Social distancing in Cabot Cove

Amazon, the enabler of numerous of my bad habits, has the first five seasons of Murder, She Wrote on Prime Video. A dear friend alerted me to its availability last week and, once again, I have been seduced by its formulaic charm. The show first came to my attention when I was about 10 years old. It was still in production at that time, and I spent the next seven years waiting each week for a new episode. I loved the quaint little seaside town of Cabot Cove, Maine, whose murder rate per capita was the highest in America from 1985 to 1996, where the show is set. The series follows Jessica Fletcher, a widowed, retired high school English teacher, whose nephew, Grady (an entire story arc unto himself), shares her draft murder-mystery manuscript with his then-girlfriend, a young up-and-comer at a renowned New York City publishing house. One thing leads to another and J. B. Fletcher becomes a best-selling author and celebrity. This transformation also leads to at least one person around her dying every week. With friends like that…

Ironically, I find Murder, She Wrote delightfully comforting. Like an Anglo-Catholic mass, it is ritualistic, following the same pattern each episode. There’s the opening scene in which a person is murdered in a poorly lit location by a shadowy figure that could be any of the characters we will soon meet. Often, the victim blurts out a won’t-make-sense-until-Jessica-reveals-the-killer-at-53-minutes-past-the-hour (accounting for commercials) clue. Then, there are the opening credits. During the first season, the initial sequence was painfully long, featuring much bicycle riding, jogging, and an excessive amount of full-arm waving. The first half of the show involves meeting the full cast of characters and having the wrong person accused of murder by the fumbling local constabulary. The second half of the show offers one or two moments where the killer slips up and reveals a couldn’t-know-it-unless-they-did-it clue, followed by Jessica finding an opportunity for a tête-à-tête with the murderer. The police are either on their way or lurking in the background as the perpetrator delivers their justification for the crime. About half the time, the suspect threatens Jessica for finding them out. After a where-CSI-got-the-idea-for-the-final-one-liner-before-the-credits quip, the frame freezes and the closing theme song plays.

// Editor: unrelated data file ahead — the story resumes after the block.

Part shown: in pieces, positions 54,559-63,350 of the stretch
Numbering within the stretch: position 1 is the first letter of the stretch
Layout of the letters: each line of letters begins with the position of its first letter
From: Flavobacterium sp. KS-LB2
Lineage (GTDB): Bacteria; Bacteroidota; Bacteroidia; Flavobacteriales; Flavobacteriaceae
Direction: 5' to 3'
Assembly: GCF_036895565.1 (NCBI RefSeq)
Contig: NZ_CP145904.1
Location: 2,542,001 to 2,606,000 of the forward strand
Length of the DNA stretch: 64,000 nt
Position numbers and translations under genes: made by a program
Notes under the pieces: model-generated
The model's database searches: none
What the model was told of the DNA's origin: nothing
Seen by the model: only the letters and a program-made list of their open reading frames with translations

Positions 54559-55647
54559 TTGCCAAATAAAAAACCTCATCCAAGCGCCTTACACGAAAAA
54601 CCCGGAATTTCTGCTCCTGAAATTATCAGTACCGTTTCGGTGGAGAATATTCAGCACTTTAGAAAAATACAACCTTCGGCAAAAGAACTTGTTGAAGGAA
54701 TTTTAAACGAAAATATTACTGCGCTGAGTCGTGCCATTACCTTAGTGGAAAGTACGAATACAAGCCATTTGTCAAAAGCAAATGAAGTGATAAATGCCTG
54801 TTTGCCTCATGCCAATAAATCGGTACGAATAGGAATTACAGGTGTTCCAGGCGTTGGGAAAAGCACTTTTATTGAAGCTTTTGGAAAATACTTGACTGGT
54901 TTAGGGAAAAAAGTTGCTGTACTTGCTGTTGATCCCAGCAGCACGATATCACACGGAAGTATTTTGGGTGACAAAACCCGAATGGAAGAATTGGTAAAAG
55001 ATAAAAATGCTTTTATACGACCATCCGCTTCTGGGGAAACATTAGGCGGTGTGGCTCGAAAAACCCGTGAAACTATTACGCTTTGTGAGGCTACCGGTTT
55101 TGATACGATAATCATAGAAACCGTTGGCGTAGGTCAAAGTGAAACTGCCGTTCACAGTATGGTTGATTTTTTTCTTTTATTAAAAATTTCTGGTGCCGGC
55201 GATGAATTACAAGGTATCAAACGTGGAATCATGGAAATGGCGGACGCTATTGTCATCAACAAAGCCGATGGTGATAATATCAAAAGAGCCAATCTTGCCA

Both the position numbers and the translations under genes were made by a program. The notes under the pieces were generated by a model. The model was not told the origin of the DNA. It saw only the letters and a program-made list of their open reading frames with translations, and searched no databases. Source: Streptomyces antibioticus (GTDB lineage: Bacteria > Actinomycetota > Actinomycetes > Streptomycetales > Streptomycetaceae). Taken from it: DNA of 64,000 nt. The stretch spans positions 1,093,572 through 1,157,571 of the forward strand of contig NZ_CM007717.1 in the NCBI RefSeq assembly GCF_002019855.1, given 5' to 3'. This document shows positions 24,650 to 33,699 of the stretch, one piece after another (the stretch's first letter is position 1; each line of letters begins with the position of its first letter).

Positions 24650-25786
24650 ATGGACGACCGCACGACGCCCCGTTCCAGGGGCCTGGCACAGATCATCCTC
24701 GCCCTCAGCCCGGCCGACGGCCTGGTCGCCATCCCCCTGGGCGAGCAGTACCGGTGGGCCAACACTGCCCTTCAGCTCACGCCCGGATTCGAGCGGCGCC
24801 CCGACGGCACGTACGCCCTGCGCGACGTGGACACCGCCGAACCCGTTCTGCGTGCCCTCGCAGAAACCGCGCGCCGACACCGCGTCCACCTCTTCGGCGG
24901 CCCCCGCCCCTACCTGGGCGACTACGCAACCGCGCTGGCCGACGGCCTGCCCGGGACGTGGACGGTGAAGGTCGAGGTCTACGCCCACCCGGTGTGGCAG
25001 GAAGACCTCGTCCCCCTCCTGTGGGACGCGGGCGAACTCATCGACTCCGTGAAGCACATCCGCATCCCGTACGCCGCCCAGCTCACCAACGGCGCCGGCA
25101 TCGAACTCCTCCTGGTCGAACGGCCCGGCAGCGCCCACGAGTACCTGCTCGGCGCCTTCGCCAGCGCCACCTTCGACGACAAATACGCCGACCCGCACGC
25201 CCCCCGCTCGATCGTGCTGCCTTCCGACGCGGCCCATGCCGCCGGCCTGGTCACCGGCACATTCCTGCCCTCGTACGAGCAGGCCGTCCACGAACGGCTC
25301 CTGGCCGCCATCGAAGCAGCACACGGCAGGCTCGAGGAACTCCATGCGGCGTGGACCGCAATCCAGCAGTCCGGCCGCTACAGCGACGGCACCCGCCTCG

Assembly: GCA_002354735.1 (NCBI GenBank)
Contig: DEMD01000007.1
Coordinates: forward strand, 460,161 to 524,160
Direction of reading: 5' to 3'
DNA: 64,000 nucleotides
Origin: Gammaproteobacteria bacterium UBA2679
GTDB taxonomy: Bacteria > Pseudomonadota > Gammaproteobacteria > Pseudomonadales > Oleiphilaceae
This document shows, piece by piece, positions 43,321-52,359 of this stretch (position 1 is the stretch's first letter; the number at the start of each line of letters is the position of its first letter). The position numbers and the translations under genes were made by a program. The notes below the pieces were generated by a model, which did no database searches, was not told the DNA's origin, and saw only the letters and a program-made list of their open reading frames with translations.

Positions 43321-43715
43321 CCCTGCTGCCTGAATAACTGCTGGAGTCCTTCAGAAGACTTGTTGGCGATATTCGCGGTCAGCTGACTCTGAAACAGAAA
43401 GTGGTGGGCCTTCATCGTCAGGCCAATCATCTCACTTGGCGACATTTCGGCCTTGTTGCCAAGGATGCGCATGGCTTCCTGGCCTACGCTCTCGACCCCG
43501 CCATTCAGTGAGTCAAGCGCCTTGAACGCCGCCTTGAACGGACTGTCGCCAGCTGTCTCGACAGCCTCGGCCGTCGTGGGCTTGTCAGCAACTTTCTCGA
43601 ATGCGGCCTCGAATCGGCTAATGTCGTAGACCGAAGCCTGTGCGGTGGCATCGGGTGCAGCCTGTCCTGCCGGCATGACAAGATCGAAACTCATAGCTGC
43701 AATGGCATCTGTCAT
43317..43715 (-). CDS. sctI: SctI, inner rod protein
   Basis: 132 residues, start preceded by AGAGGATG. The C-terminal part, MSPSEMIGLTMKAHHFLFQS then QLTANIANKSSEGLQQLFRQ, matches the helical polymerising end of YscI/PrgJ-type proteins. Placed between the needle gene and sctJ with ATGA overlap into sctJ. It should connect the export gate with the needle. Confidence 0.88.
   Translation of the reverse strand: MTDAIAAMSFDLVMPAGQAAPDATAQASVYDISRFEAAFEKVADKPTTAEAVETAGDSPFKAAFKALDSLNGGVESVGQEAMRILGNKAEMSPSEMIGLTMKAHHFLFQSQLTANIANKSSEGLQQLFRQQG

Oddly enough, I think MSW is exactly what I need right now. After months of Jerk Brain-induced exile, isolating myself and withdrawing from the world, I am starting to come back to life. This transformation is taking place at the exact same time that, for public health and safety reasons, people around the globe are being urged to practice social distancing and self-quarantine. I’ve always thought I had bad timing and this turn of events just further proves it to me.

Right now, I find myself craving routine and habit. For so long, I’ve been living with lethargy and apathy. My little traditions, working out in the mornings with my bootcamp friends, setting aside time for reading and schoolwork, and cooking dinner with my husband, have been a struggle. Recently, I have the energy and interest in them again, but I need to keep things simple and regular.

And that’s what brings me back to Jessica Fletcher and the breezily familiar template of her weekly run-ins with the macabre. Yes, it’s predictable and repetitive, but it’s also established and comfortable. It’s strangely normal and, currently, that’s not a bad way to describe me.

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